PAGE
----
Pollution incidents can happen for a number of reasons – from a blocked sewer causing sewage to back up and escape through a manhole, to a cracked pipe leaking wastewater into the environment.
We publish our annual pollution figures here, along with quarterly updates (last updated March 2020).
Our pollution performance
The Environment Agency records pollution incidents under three categories based on impact to the environment:
- Category 1 incidents have a serious, extensive or persistent impact on the environment, people or property
- Category 2 incidents have a lesser, yet significant, impact
- Category 3 incidents have a minor or minimal impact on the environment, people or property with only a limited or localised effect on water quality
- Self-reported - where we report an incident to the Environment Agency before it's reported by a third party, it's also recorded as a 'self-reported incident'.
The graph below shows our pollution performance by year, as recorded by the Environment Agency:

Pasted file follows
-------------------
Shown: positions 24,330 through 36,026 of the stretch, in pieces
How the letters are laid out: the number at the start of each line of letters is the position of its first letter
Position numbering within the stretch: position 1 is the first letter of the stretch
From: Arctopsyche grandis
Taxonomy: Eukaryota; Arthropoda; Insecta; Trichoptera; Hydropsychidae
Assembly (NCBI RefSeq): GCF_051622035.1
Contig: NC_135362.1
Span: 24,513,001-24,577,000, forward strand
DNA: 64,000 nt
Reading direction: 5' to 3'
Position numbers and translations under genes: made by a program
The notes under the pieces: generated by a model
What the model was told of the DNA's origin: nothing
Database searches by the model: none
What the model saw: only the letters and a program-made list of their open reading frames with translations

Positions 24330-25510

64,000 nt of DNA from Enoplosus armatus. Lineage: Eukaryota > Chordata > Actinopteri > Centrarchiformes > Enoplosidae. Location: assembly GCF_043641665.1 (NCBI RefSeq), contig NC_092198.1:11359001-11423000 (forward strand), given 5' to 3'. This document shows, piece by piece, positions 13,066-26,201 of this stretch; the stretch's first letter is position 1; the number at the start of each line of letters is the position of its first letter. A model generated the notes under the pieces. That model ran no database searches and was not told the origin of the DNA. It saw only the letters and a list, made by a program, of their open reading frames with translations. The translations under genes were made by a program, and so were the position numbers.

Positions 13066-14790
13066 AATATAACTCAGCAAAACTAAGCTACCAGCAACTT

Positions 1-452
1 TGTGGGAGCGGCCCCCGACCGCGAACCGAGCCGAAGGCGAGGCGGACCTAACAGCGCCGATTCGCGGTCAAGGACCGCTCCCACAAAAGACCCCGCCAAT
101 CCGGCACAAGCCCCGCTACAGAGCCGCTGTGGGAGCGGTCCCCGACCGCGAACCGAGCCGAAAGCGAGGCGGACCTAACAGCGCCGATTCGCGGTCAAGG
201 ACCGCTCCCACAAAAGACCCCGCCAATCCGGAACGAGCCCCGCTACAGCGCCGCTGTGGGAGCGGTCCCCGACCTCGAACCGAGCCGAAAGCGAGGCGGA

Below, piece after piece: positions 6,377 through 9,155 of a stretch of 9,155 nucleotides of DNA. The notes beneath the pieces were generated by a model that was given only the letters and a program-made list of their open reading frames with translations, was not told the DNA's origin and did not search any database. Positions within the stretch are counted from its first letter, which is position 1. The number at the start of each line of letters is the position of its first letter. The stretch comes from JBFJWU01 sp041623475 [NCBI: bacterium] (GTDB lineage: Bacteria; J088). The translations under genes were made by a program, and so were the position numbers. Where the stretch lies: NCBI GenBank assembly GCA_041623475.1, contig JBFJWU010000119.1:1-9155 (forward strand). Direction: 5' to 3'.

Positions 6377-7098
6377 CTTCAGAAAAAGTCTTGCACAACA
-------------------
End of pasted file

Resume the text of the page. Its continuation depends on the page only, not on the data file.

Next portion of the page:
In recent years, we’ve rolled-out pollution awareness training and ethical decision-making practices to our employees. As a result, we’re getting better at identifying and reporting events that could cause harm to the environment.
We believe this improved level of self-reporting is partly responsible for the increased number of pollution incidents recorded in recent years.
Our pollution data
For more detailed information about our pollution performance for each calendar year, please download the .xlsx spreadsheet below.
Pollution performance data 2015–19
Our pollution incident reduction programme
We’ve set an ambitious target to reduce pollution incidents to 80 by 2025 and zero by 2040.
This is part of our pollution incident reduction programme, which will deliver a big step-change in how we work, prioritise and remedy issues on our sites – including focusing our attention and investment on areas which will deliver the biggest reduction in pollution incidents.